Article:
The NHL will allow jersey patches for the first time in the 2022-23 season, while the NBA has had jersey patches since 2017. Boardroom, a media company owned by Brooklyn Nets star Kevin Durant and longtime sports executive Rich Kleiman, reported late last year that the total value of the NBA patches for the 2021-22 season would be $225 million, up from the $100 million that league commissioner Adam Silver envisioned a few years earlier.

For partnership inquiries, please contact Lauren Hutt,

Legends Acquires Minority Stake In American Ultimate Disc League

Via Forbes

Legends, a sports advisory and experiences company co-founded in 2008 by the New York Yankees and Dallas Cowboys, has acquired a minority stake in the American Ultimate Disc League (AUDL). The AUDL, which was founded in 2012, has 25 teams in the United States and Canada.

This is the second time Legends has made an equity investment in a sports league. In August 2021, Legends bought an ownership interest in the Professional Fighters League, a mixed martial arts organization.

Legends plans on completing more equity deals in the months and years ahead, primarily in small, recently launched leagues. The AUDL transaction is part of a strategy Legends has implemented since the company earlier this year acquired Maestroe Sports & Entertainment, a consulting and services company focused on so-called “high growth” leagues that are in their early states or have the potential to grow.

As part of that Maestroe deal, Legends launched its Legends Growth Enterprises division, through which the company invests in leagues and helps them with their sponsorships, media rights deals, merchandising and other areas.

Maestroe had been advising the AUDL since 2019, but this expands the relationship through the equity stake and providing more services such as merchandise, data analytics and possibly expanding to other countries.

“This is a very real world example of how now being a part of Legends, we’re able to do so much more for the AUDL than we previously would’ve been able to when we were just Maestroe,” said Gabby Roe, the president of Legends Growth Enterprises who founded Maestroe in 2012. “This is showcasing the vision we had for this Legends Growth Enterprises division.”

Roe would not disclose financial details of the AUDL investment. But a group led by Rob Lloyd, the former president at Cisco Systems CSCO -1.8% Inc., will hold a majority ownership stake in the AUDL. That group had bought a 90% stake in the league in December 2012.

Meanwhile, Steve Hall will remain the AUDL’s chief executive and commissioner. Hall, who started playing Ultimate in 1985 as a sophomore at Georgia Tech, worked for 13 years for Goldman Sachs and Citigroup C -0.1% and launched his own private-equity firm in 2011. He got involved in the AUDL in 2016 when he became co-owner of the league’s team in Atlanta. Two years later, he was named CEO and commissioner.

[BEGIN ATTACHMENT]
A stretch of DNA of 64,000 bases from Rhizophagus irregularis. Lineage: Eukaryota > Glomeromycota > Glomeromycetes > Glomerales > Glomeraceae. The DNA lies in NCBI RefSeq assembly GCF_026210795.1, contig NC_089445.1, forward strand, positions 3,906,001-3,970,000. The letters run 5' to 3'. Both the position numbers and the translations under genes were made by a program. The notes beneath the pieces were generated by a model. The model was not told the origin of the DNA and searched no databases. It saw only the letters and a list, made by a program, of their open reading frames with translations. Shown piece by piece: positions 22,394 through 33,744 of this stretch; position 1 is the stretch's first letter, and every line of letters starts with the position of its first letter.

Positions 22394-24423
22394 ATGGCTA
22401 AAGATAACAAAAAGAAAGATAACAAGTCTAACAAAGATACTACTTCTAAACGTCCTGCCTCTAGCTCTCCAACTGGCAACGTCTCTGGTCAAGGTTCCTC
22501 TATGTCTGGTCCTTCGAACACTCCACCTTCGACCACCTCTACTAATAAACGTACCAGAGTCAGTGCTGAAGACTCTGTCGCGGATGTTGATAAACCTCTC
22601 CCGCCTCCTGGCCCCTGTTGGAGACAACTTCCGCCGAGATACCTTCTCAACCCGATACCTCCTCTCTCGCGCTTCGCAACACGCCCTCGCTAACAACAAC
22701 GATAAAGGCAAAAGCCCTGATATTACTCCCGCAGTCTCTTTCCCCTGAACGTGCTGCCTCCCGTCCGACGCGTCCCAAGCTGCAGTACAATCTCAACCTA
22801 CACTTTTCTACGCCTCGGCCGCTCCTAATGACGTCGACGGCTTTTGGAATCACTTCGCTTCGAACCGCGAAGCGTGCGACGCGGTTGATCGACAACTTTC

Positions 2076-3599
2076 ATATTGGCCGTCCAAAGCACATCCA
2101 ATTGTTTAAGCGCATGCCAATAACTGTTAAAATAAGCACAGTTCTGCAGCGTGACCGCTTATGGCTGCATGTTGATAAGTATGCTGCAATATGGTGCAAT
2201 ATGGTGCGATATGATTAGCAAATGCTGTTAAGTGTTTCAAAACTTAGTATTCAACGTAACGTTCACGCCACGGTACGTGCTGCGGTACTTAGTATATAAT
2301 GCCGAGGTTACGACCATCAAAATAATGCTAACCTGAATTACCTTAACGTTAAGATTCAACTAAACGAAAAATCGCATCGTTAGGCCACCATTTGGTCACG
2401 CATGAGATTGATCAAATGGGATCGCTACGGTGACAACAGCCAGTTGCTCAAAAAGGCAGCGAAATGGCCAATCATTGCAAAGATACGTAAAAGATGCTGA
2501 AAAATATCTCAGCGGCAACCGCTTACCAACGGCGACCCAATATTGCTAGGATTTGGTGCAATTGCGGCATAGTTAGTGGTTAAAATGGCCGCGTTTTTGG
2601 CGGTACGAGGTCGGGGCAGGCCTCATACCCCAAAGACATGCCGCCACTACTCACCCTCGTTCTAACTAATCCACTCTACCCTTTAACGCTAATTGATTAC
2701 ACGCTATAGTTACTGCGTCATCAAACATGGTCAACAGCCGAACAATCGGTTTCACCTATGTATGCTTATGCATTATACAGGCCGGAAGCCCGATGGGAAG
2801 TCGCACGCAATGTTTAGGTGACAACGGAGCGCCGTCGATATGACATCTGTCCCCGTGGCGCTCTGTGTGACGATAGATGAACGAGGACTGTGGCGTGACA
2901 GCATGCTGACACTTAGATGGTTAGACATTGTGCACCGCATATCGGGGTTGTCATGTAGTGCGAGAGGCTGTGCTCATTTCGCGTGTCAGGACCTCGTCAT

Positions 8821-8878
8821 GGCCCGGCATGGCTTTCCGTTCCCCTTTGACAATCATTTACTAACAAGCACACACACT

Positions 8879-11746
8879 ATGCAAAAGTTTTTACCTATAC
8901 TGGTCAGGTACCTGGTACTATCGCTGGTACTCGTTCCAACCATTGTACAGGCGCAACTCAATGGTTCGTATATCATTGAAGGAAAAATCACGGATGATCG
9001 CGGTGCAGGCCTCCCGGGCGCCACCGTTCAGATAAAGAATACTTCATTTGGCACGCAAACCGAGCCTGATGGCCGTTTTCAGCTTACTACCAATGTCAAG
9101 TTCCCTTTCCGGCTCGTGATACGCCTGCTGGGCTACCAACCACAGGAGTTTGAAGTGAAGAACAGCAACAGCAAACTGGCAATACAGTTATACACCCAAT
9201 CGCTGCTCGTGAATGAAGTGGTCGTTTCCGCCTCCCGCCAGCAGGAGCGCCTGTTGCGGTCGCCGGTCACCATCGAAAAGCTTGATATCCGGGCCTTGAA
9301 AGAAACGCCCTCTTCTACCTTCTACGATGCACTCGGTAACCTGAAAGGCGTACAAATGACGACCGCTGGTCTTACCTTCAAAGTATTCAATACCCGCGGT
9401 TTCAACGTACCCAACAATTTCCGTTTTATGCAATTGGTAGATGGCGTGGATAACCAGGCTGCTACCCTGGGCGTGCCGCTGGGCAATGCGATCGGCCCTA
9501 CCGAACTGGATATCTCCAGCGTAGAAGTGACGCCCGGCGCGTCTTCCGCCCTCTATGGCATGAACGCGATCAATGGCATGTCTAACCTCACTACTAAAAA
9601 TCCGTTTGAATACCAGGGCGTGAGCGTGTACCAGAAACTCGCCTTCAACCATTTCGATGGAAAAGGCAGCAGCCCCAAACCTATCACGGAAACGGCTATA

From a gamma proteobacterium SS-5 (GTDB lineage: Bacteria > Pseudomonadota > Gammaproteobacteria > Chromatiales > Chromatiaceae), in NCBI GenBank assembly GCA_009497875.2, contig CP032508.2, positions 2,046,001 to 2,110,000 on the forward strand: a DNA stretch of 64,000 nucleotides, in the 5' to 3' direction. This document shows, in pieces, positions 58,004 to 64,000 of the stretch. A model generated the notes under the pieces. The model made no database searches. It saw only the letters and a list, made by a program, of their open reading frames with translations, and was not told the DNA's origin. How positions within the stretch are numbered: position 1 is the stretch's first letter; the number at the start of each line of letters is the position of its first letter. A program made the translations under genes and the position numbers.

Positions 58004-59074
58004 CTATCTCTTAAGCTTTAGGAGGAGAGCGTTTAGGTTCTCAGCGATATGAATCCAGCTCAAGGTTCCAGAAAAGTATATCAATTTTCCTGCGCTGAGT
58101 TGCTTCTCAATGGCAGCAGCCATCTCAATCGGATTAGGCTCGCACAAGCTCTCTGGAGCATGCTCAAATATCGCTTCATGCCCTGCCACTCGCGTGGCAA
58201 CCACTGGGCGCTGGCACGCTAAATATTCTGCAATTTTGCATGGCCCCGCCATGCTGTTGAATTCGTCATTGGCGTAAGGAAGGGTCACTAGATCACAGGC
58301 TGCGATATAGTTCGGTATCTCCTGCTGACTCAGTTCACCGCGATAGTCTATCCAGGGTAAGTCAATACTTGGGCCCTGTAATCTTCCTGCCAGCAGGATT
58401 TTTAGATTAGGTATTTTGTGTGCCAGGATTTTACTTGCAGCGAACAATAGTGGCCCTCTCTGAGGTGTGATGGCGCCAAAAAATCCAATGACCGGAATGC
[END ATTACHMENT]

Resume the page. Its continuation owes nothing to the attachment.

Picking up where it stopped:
“I tell people this was the great opportunity of a lifetime where my hobby, my passion for playing Ultimate, comes together with my business acumen in terms of building companies and being in the private equity world,” Hall said. “I still have some private investments that I have on the side, but I’m pretty passive with those now. This is absolutely my full-time. I’m back to 12 to 14 hour days. I feel like I’m back to Goldman Sachs all over again, but like they say, it’s not a job if you enjoy what you’re doing, and I definitely am enjoying it. I’m fully active and fully engaged seven days per week.”

Since its founding 10 years ago, the AUDL has grown from 10 to 25 teams. The regular season runs from late April through late July, with each team playing 12 games. The games are usually on Saturday nights, but some are on Friday nights and Sunday afternoons. The top 11 teams advance to the playoffs, culminating with a championship weekend on Aug. 26 and 27 at Breese Stevens Field in Madison, Wisc.

Players in the league receive a small stipend and have their uniforms and travel costs covered, separating it from other Ultimate leagues where players pay to compete. The teams also each have a physician, trainer and health and services manager that can help them train and recover from injuries. About 90% of the AUDL players are former college players who now have full-time jobs while the others are current college students.

Each team is independently owned and generates revenue through ticket sales, merchandise, concessions, local sponsorships and youth camps and clinics.

The AUDL’s league office, meanwhile, earns money primarily through national sponsorships and media and data deals. The league has a contract with Fox Sports, with the network’s Fox Sports 2 cable channel airing AUDL games on Saturday nights and showing replays on Wednesday nights. It also has its own streaming service,, where fans can pay $9.99 per month to watch all the games.